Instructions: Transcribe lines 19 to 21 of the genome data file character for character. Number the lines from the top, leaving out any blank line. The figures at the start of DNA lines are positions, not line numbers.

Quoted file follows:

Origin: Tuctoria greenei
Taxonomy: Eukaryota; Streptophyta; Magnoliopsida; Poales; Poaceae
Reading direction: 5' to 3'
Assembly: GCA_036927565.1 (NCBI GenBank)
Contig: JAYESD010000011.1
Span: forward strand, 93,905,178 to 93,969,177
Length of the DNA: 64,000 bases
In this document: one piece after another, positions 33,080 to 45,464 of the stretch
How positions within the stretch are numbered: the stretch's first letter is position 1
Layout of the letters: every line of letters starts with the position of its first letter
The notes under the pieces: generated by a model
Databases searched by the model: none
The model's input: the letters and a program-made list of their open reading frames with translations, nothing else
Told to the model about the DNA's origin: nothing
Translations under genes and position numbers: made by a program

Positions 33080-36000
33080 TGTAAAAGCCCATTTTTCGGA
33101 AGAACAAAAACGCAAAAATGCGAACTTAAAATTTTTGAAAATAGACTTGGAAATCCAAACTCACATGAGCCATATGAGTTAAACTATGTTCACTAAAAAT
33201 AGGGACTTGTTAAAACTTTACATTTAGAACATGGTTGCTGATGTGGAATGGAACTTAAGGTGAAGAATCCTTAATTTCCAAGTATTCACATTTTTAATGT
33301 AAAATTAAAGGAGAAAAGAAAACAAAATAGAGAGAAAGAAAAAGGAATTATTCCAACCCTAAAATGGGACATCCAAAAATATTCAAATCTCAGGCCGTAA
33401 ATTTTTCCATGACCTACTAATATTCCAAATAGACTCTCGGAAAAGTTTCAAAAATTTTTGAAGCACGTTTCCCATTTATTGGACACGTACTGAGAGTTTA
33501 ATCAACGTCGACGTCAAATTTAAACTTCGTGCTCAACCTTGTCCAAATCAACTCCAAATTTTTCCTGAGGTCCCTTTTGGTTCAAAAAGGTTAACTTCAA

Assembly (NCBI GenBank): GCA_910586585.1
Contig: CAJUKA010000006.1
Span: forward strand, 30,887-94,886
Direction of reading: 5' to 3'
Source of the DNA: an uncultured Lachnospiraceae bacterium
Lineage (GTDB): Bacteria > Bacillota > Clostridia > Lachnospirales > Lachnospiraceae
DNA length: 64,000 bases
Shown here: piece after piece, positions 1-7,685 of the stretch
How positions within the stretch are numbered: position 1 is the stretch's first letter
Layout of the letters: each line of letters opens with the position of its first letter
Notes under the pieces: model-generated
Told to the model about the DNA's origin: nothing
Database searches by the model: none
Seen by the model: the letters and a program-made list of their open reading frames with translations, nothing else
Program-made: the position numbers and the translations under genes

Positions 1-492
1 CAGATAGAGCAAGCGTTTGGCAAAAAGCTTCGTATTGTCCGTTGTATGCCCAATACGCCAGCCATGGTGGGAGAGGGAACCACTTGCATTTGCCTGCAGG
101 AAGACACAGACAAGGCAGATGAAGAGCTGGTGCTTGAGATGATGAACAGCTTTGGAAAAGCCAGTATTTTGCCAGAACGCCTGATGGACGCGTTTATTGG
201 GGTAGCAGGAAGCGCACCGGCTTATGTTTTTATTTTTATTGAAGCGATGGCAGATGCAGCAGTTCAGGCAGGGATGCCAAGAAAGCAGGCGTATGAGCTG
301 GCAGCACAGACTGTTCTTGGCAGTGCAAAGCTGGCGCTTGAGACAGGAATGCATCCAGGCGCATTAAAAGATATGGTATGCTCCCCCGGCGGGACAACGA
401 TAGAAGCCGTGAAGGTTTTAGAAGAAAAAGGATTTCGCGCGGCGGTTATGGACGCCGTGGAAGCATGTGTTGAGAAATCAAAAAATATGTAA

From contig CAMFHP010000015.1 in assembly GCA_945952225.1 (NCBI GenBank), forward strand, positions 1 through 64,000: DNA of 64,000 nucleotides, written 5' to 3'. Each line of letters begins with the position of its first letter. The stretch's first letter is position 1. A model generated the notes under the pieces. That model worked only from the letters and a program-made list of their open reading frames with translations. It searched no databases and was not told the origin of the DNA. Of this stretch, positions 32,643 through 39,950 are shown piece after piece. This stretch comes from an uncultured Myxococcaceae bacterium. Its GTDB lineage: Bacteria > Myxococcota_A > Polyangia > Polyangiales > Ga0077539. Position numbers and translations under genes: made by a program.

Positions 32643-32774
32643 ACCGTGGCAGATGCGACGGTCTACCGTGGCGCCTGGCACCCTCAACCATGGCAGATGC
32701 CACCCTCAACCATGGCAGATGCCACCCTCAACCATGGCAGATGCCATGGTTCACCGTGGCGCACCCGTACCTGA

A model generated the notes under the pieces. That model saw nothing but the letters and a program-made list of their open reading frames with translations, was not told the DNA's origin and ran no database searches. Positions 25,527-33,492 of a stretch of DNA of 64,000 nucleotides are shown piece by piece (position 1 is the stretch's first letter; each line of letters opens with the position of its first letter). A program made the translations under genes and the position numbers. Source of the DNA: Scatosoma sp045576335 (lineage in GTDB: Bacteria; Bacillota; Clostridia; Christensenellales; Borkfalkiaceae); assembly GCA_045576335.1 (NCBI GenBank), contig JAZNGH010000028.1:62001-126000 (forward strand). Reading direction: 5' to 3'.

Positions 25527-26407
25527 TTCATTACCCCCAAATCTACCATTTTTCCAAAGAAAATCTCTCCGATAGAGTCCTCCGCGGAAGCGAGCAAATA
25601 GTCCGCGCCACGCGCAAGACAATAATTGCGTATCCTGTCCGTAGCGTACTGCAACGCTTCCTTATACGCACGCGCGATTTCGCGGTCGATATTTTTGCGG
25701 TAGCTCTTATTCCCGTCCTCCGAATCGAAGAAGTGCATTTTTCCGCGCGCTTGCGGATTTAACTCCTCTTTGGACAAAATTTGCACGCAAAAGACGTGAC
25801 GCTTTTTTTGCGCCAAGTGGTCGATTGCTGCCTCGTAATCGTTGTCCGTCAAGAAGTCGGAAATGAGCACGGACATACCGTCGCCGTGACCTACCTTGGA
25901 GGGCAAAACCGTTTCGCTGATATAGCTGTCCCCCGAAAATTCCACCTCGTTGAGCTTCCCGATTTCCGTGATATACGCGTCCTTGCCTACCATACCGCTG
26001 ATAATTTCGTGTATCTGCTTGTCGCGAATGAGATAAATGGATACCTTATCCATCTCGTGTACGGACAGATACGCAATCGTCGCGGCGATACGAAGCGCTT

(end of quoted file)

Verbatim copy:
33201 AGGGACTTGTTAAAACTTTACATTTAGAACATGGTTGCTGATGTGGAATGGAACTTAAGGTGAAGAATCCTTAATTTCCAAGTATTCACATTTTTAATGT
33301 AAAATTAAAGGAGAAAAGAAAACAAAATAGAGAGAAAGAAAAAGGAATTATTCCAACCCTAAAATGGGACATCCAAAAATATTCAAATCTCAGGCCGTAA
33401 ATTTTTCCATGACCTACTAATATTCCAAATAGACTCTCGGAAAAGTTTCAAAAATTTTTGAAGCACGTTTCCCATTTATTGGACACGTACTGAGAGTTTA